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‘Mine’ peace of mind
Question of the Day
BALTIMORE | Winning the Kentucky Derby hasn’t turned Mine That Bird into a diva.
No, the 50-1 shot who captured the first jewel of the Triple Crown is the same horse that lost at Sunland Park in New Mexico. That’s according to trainer Chip Woolley, who said he hasn’t let the success go to his head, either.
“It’s been a whirlwind. At first it was a little overwhelming and hard to get your head around,” he said. “He’s really handled things well. No matter what you do with him, he wants to go perform.”
Mine That Bird, who enters Saturday’s Preakness Stakes as the co-third choice on the morning line at 6-1, has performed no differently this week than before he won the Derby. But Mine That Bird knew he won an important race, Woolley said, because he had trouble settling down afterward and has acted more animated since.
Mine That Bird has been one of the stars this week at the Pimlico stakes barn with camera operators and photographers chronicling his every move. Still, much of the conversation has centered on filly Rachel Alexandra, who will have Mine That Bird’s Derby jockey Calvin Borel aboard and was installed as the 8-5 favorite Wednesday.
That’s OK with Woolley.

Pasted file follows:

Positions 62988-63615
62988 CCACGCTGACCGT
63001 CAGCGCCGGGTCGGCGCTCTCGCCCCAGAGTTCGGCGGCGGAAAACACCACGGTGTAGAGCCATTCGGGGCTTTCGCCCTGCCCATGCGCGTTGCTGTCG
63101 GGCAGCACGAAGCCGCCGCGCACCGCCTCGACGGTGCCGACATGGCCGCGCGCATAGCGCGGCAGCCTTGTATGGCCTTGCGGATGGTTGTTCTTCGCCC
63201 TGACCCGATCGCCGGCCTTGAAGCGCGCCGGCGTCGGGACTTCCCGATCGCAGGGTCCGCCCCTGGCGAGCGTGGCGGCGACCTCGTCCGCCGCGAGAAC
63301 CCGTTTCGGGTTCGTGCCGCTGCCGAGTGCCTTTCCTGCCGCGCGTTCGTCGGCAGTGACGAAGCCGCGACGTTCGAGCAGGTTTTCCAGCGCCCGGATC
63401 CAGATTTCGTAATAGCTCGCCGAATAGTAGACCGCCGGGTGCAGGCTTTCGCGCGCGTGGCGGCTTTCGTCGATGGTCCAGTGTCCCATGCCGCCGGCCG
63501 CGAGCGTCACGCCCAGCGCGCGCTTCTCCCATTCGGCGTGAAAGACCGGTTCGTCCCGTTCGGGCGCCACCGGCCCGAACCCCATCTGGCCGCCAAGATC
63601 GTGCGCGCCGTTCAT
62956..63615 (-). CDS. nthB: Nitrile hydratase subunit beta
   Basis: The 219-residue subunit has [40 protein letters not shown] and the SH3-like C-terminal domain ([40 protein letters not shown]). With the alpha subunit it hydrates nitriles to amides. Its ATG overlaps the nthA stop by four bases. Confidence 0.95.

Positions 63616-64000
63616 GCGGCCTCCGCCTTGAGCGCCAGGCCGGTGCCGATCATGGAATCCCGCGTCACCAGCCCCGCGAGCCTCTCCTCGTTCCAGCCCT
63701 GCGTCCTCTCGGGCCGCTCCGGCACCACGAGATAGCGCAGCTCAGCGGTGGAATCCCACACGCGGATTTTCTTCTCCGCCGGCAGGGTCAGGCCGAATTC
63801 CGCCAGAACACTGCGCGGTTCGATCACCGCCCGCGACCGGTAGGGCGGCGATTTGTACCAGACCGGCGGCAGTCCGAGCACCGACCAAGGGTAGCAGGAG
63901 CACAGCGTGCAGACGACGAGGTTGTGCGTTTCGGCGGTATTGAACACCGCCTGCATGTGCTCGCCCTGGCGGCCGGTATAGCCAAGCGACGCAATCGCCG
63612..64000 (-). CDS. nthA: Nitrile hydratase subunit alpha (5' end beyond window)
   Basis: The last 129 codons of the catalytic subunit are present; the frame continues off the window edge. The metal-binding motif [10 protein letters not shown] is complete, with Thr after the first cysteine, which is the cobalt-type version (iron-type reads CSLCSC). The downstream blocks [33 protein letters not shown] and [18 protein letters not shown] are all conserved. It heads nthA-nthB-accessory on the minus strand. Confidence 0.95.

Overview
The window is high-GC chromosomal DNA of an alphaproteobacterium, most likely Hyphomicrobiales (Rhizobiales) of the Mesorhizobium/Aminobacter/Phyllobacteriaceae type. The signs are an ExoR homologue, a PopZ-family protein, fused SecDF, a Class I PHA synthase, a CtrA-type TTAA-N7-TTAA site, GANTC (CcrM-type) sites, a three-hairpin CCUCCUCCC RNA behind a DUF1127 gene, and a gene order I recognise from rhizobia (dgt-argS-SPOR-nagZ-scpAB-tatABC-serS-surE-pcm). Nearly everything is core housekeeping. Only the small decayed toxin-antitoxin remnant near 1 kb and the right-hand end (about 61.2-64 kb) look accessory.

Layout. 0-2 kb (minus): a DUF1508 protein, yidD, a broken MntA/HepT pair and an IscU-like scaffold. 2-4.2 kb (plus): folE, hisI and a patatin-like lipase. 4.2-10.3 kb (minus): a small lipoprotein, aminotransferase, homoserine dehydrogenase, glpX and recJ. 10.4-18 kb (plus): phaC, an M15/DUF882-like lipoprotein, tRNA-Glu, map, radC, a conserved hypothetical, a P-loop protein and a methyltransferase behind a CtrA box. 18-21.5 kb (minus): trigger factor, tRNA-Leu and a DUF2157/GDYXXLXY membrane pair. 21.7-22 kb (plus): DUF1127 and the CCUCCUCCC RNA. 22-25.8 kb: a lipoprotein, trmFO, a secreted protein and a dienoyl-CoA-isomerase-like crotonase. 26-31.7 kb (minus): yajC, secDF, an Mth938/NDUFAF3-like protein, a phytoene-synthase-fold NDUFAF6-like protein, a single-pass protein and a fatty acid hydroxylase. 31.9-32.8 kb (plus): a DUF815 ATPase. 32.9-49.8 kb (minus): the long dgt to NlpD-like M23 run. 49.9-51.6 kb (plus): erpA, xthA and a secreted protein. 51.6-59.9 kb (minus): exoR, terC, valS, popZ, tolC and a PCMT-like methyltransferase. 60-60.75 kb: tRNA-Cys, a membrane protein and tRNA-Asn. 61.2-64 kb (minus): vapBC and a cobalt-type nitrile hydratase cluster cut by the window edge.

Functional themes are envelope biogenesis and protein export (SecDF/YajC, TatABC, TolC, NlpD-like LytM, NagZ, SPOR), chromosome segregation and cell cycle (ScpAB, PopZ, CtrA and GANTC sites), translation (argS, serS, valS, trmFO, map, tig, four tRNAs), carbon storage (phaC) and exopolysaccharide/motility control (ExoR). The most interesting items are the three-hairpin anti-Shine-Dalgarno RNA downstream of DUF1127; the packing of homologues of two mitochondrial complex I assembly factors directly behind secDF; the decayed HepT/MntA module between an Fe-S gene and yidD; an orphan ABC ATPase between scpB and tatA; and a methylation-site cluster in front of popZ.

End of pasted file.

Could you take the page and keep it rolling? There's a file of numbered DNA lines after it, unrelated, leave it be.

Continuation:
“I’m not all that big on the cameras anyway, so it doesn’t really bother me,” he said. “As far as being a celebrity, the horse is a celebrity.”
He earned that acclaim by performing beyond expectations in the Derby. In a field full of horses who had won elite prep races, Mine That Bird had last won Oct. 5 against lesser competition. As far as the race being a fluke, Woolley said his horse might have run “over his form” but preferred to take a wait-and-see approach.
Fellow trainer Larry Jones, who will run Friesan Fire on Saturday, echoed that sentiment even as he took pride in someone who wears a cowboy hat winning the Derby.
“I was shocked, but the guy wears a cowboy hat. He can pull rabbits out of a hat,” Jones said with a laugh. “He has to do it twice in a row to make me a believer. If he does it twice in a row, I’m gonna let him have my cowboy hat.”
Doing it twice in a row would buck expectations, especially given Mine That Bird’s pedigree and experience. He posted an excellent 105 Beyer Speed Figure in the Derby but hadn’t gone above 81 in any previous race.
Although those numbers, and factors like the sloppy track and Borel’s rail-hugging trip, could have led to a once-in-a-lifetime race, if Mine That Bird can capture the Preakness he would be a good bet in the longer Belmont Stakes. His sire, Birdstone, beat Smarty Jones in the 2004 Belmont to spoil that Triple Crown bid.
But that doesn’t seem to be in the immediate thoughts of Woolley - or Mine That Bird.
“You realize you got the Derby and you’re gonna keep it,” Woolley said. “And whatever happens after that’s gonna be gravy.”
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